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Texas Rep. Charlie Wilson dead at 76

A hospital spokeswoman says former Rep. Charlie Wilson of Texas, who pushed U.S. officials to arm the Afghan mujahedeen to fight Soviet occupation forces, has died at the age of 76.
Image: Charlie Wilson
This file photo shows Rep. Charlie Wilson, D-Texas, on a white horse while in Afghanistan. AP File
/ Source: The Associated Press

Charlie Wilson, the former congressman from Texas whose funding of Afghanistan's resistance to the Soviet Union was chronicled in the movie and book "Charlie Wilson's War," died Wednesday. He was 76.

Wilson died at Memorial Medical Center-Lufkin after he started having difficulty breathing while attending a meeting in the eastern Texas town where he lived, said hospital spokeswoman Yana Ogletree. Wilson was pronounced dead on arrival, and the preliminary cause of death was cardiopulmonary arrest, she said.

Wilson represented the 2nd District in east Texas in the U.S. House from 1973 to 1996 and was known in Washington as "Good Time Charlie" for his reputation as a hard-drinking womanizer. He once called former congresswoman Pat Schroeder "Babycakes," and tried to take a beauty queen with him on a government trip to Afghanistan.

Actor Tom Hanks portrayed Wilson in the 2007 movie about Wilson's efforts to arm Afghan mujahedeen during Afghanistan's war against the Soviet Union in the 1980s. Wilson, a member of the House Appropriations Committee, helped secure money for weapons, plunging the U.S. into a risky venture against the world's other superpower.

In an interview with The Associated Press after the book was published in 2003, he said he wasn't worried about details of his wild side being portrayed.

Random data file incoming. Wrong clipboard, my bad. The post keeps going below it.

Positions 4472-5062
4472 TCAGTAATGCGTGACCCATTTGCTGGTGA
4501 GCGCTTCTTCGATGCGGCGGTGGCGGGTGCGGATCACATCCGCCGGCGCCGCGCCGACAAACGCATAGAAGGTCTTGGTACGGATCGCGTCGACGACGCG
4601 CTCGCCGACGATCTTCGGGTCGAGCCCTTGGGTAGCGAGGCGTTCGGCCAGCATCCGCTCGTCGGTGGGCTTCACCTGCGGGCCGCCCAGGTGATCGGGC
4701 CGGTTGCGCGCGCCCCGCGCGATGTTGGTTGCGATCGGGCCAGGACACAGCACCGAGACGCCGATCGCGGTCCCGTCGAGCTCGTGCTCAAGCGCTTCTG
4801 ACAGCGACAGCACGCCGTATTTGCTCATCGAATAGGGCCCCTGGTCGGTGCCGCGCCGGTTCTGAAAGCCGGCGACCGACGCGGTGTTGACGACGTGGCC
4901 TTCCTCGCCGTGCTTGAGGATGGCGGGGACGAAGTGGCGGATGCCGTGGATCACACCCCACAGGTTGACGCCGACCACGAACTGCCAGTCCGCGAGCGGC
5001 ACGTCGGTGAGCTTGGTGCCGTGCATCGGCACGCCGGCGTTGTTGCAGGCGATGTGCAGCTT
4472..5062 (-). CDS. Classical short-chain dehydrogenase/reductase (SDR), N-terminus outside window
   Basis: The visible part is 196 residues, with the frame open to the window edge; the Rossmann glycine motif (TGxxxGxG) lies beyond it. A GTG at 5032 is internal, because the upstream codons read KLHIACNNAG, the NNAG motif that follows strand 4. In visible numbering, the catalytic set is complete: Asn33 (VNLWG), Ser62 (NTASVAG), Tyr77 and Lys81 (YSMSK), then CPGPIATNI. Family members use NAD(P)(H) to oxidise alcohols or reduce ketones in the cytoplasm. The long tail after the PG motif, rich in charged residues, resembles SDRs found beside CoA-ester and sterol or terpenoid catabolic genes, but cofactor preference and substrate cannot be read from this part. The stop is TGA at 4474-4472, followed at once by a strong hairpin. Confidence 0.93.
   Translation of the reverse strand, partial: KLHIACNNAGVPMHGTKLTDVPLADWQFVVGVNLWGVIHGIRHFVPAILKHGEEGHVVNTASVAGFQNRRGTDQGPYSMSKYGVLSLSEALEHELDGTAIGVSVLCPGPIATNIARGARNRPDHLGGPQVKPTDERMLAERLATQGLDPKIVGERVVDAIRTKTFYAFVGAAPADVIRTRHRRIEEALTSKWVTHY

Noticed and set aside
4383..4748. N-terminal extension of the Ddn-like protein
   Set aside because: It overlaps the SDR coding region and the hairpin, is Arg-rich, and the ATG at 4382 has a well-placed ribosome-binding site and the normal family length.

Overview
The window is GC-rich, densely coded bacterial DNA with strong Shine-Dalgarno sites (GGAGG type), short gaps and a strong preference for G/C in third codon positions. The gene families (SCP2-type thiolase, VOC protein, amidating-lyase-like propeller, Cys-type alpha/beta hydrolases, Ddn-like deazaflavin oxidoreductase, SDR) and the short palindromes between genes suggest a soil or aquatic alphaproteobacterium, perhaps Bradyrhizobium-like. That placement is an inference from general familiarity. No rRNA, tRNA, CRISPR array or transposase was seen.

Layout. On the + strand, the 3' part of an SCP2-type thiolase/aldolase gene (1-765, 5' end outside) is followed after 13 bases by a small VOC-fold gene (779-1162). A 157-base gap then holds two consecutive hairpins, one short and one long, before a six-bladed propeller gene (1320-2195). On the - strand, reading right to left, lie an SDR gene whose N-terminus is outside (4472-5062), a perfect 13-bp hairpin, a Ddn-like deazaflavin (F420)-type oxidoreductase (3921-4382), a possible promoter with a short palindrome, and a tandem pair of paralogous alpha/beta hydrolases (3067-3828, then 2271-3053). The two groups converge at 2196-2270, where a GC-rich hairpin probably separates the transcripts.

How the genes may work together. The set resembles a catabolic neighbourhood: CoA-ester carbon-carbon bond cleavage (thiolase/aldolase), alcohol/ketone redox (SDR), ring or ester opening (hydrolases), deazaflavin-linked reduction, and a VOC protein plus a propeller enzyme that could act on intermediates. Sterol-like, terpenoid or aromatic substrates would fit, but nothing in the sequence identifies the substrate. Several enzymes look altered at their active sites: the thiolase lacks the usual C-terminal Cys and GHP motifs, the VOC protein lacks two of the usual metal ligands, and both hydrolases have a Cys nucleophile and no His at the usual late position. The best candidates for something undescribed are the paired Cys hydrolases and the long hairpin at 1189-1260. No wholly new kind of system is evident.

"I would remind you that I was not married at the time. I'm in a different place than I was in at the time and I don't apologize about that," Wilson said.

In 2007, Wilson had a heart transplant at a Houston hospital. Doctors had told Wilson, who suffered from cardiomyopathy, a disease that causes an enlarged and weakened heart, that he would likely die without a transplant.

Wilson, a Democrat, was considered a progressive but also a defense hawk. He had acknowledged some responsibility for Afghanistan becoming a safe haven for al-Qaida after the Soviets retreated and the U.S. withdrew its support.

"That caused an enormous amount of real bitterness in Afghanistan and it was probably the catalyst for Taliban movement," Wilson said in a 2001 interview.

The Soviets spent a decade battling the determined and generously financed mujahedeen before pulling the Red Army from Afghanistan in 1989.

Mike Vickers, who as a CIA agent in 1984 played a key role in the clandestine effort to arm the Afghan rebels, said Wilson played a part in the Soviet Union's collapse, which happened just two years after its withdrawal from Afghanistan.

Vickers, now assistant secretary of defense for special operations, praised Wilson as a "great American patriot who played a pivotal role in a world-changing event — the defeat of the Red Army in Afghanistan, which led to the collapse of Communism and the Soviet Empire."

After leaving Congress, Wilson lobbied for a number of years before returning to Texas.

"Charlie was perfect as a congressman, perfect as a state representative, perfect as a state senator. He was a perfect reflection of the people he represented. If there was anything wrong with Charlie, I never did know what it was," said Charles Schnabel Jr., who served for seven years as Wilson's chief of staff in Washington and worked with Wilson when he served in the Texas Senate.

Schnabel said he had just been with Wilson a few weeks ago for the dedication of the Charlie Wilson chair for Pakistan studies at the University of Texas, Austin, a $1 million endowment. He said Wilson had been doing "very good."

"He had the heart transplant in September 2007 and he recovered and he said quote, 'he was a poster boy for heart transplants.' He was doing very well. He was taken a whole lot of medicine," Schnabel said.

U.S. Sen. John Cornyn of Texas called Wilson "a lifetime public servant with a fiery passion for the people of East Texas, our men and women in uniform, our veterans and our freedoms."

"I have had the great privilege to work alongside him on several issues of importance to our veterans in Texas, and I will miss his leadership and dedication," he said.

Ogletree said Wilson is survived by his wife, Barbara, and a sister.